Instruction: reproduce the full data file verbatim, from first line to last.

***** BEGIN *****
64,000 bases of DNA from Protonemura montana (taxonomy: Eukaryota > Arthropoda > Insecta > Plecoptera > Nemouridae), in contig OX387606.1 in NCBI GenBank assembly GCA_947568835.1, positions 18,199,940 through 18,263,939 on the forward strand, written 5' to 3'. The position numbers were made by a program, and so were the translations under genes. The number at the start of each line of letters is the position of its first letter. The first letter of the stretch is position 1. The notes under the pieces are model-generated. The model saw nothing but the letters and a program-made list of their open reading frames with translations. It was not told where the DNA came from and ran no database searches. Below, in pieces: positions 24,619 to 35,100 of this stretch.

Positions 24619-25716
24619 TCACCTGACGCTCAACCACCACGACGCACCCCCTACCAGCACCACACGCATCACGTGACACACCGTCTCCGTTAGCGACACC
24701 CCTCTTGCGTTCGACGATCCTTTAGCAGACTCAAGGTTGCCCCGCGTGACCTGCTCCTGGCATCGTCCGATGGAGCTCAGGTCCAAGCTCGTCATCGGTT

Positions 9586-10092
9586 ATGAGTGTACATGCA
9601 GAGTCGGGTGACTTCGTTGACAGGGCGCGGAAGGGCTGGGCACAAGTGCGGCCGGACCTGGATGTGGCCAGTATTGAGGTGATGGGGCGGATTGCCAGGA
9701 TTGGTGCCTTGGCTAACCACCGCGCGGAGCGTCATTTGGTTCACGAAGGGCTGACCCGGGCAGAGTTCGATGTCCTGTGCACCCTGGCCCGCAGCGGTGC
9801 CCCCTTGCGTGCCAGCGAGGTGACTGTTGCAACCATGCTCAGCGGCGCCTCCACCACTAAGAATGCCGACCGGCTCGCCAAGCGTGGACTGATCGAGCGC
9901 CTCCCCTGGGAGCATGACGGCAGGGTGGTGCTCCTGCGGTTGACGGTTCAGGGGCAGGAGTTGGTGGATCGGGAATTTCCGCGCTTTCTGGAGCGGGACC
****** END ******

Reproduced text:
64,000 bases of DNA from Protonemura montana (taxonomy: Eukaryota > Arthropoda > Insecta > Plecoptera > Nemouridae), in contig OX387606.1 in NCBI GenBank assembly GCA_947568835.1, positions 18,199,940 through 18,263,939 on the forward strand, written 5' to 3'. The position numbers were made by a program, and so were the translations under genes. The number at the start of each line of letters is the position of its first letter. The first letter of the stretch is position 1. The notes under the pieces are model-generated. The model saw nothing but the letters and a program-made list of their open reading frames with translations. It was not told where the DNA came from and ran no database searches. Below, in pieces: positions 24,619 to 35,100 of this stretch.

Positions 24619-25716
24619 TCACCTGACGCTCAACCACCACGACGCACCCCCTACCAGCACCACACGCATCACGTGACACACCGTCTCCGTTAGCGACACC
24701 CCTCTTGCGTTCGACGATCCTTTAGCAGACTCAAGGTTGCCCCGCGTGACCTGCTCCTGGCATCGTCCGATGGAGCTCAGGTCCAAGCTCGTCATCGGTT

Positions 9586-10092
9586 ATGAGTGTACATGCA
9601 GAGTCGGGTGACTTCGTTGACAGGGCGCGGAAGGGCTGGGCACAAGTGCGGCCGGACCTGGATGTGGCCAGTATTGAGGTGATGGGGCGGATTGCCAGGA
9701 TTGGTGCCTTGGCTAACCACCGCGCGGAGCGTCATTTGGTTCACGAAGGGCTGACCCGGGCAGAGTTCGATGTCCTGTGCACCCTGGCCCGCAGCGGTGC
9801 CCCCTTGCGTGCCAGCGAGGTGACTGTTGCAACCATGCTCAGCGGCGCCTCCACCACTAAGAATGCCGACCGGCTCGCCAAGCGTGGACTGATCGAGCGC
9901 CTCCCCTGGGAGCATGACGGCAGGGTGGTGCTCCTGCGGTTGACGGTTCAGGGGCAGGAGTTGGTGGATCGGGAATTTCCGCGCTTTCTGGAGCGGGACC